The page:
Articles & News 2006

From the June 26, 2006 Williamsport Sun-Gazette:

Lawyers helping business

By LAUREN McLANIE

After 13 months on the job, William Carlucci handed over the reins of the Pennsylvania Bar Association presidency. In reflecting on his presidency, he outlined the various ways in which the Pennsylvania Bar Association helps businesses.

One of the things the association considers frequently is how proposed legislation will affect businesses. “Every business has an attorney. The Chamber of Commerce has an attorney,” he said. Almost always, those attorneys are members of the PBA, for the same reason businesses become members of chambers of commerce.

Although an attorney’s membership or non-membership with the PBA is not indicative of his or her skills, Carlucci said, the PBA recommends only PBA-member attorneys, for a variety of reasons.

The first, obviously, is that the point of a membership organization is referrals and networking within the membership. The second is that with in the PBA there is an ability to evaluate an attorney’s skill level or competency.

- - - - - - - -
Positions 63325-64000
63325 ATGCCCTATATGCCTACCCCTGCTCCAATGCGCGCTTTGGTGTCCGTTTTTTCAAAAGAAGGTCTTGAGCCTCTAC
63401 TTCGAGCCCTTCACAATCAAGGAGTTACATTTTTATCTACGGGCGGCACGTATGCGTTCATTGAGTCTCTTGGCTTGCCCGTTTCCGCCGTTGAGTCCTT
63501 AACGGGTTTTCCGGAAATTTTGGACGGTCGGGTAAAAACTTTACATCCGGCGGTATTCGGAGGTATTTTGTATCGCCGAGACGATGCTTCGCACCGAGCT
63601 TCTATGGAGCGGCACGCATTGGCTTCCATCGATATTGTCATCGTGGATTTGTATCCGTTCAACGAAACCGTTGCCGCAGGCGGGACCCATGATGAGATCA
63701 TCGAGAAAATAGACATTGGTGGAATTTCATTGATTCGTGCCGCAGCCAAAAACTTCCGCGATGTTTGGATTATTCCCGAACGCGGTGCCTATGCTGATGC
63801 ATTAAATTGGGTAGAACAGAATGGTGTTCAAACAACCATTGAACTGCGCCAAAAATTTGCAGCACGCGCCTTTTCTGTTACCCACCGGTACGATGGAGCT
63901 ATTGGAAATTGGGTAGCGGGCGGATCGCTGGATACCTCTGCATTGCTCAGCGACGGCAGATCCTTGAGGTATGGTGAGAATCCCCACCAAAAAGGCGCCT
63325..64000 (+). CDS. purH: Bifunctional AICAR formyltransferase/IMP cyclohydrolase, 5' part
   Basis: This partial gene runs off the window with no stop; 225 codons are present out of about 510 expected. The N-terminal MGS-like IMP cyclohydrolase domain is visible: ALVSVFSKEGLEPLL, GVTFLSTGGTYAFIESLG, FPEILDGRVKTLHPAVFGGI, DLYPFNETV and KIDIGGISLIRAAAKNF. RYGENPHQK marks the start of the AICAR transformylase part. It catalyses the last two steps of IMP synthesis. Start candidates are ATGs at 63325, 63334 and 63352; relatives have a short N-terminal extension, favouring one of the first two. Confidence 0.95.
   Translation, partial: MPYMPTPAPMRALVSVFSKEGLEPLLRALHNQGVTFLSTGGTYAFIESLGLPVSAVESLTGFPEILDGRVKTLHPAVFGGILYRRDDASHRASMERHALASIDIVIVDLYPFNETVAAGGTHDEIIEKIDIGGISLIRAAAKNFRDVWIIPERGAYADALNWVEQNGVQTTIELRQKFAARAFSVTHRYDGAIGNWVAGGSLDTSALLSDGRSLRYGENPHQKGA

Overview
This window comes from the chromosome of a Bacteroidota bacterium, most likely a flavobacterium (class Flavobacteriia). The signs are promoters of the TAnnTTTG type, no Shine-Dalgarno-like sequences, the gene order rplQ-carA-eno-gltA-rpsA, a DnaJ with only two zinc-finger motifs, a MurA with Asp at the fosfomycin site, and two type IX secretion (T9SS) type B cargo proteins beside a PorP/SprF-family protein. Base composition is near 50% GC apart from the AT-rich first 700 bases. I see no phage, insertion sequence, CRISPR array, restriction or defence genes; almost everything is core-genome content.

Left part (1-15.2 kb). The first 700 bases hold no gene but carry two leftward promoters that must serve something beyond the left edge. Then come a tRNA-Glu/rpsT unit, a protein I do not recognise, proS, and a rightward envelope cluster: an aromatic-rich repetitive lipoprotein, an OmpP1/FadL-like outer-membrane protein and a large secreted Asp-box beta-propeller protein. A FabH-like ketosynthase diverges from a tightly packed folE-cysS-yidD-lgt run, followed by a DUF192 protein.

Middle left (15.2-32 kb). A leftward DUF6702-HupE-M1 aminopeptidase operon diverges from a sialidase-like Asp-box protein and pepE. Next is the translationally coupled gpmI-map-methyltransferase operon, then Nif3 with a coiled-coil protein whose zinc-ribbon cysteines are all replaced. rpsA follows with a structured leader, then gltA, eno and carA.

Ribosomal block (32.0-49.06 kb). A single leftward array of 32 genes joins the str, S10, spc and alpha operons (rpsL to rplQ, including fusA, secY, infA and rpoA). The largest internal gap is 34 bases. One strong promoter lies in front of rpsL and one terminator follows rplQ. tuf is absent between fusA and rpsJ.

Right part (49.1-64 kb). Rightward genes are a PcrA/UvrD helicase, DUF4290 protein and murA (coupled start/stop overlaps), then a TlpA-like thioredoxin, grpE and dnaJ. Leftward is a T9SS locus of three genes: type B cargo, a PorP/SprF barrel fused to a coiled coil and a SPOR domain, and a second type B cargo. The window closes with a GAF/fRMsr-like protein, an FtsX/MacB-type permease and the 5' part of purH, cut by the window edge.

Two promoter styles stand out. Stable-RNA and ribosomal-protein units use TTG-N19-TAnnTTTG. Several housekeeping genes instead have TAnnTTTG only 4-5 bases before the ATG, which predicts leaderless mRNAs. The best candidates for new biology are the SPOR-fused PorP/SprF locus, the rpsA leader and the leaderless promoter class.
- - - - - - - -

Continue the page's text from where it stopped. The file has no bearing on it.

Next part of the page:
“If an attorney is the chair of a committee, you can bet he or she is the top of their field, if they’re willing to do that,” Carlucci explained. “If they’re really active in a PBA section, they’re bound to be an expert, to be the best at what they do.”

The bar association also acts as a regulatory body, investigating complaints of both members and non-members, and maintaining a data base of attorneys with specialty areas, he added.

Another way in which the Bar Association helps businesses and ordinary citizens is through the filing of amicus briefs. Also called “friend of the courts” briefs, amicus briefs are filed by an interested party in support of either the plaintiff or the defense, who is not a participant in the on-going litigation.

“The PBA files amicus briefs. Not often, but we do file them. They’re always judicial issues pending in the appellate courts on issues of broad concern to the law. We file about one a year” Carlucci said.

“We are an apolitical organization. We’re interested in the rights and obligations of Commonwealth citizens at risk.”

 Committees could combine such normally disparate groups as district attorneys, trust and estate planning attorneys and workers’ compensation attorneys under a shared similarity such as gender or nationality. Because each group would have had different experiences, combined they would offer a unique, more complete, look at a specific problem or issue, he said.

“Because the PBA has attorneys from every field, it has a very broad view of the law, and that colors how it looks at proposed legislation,” he added.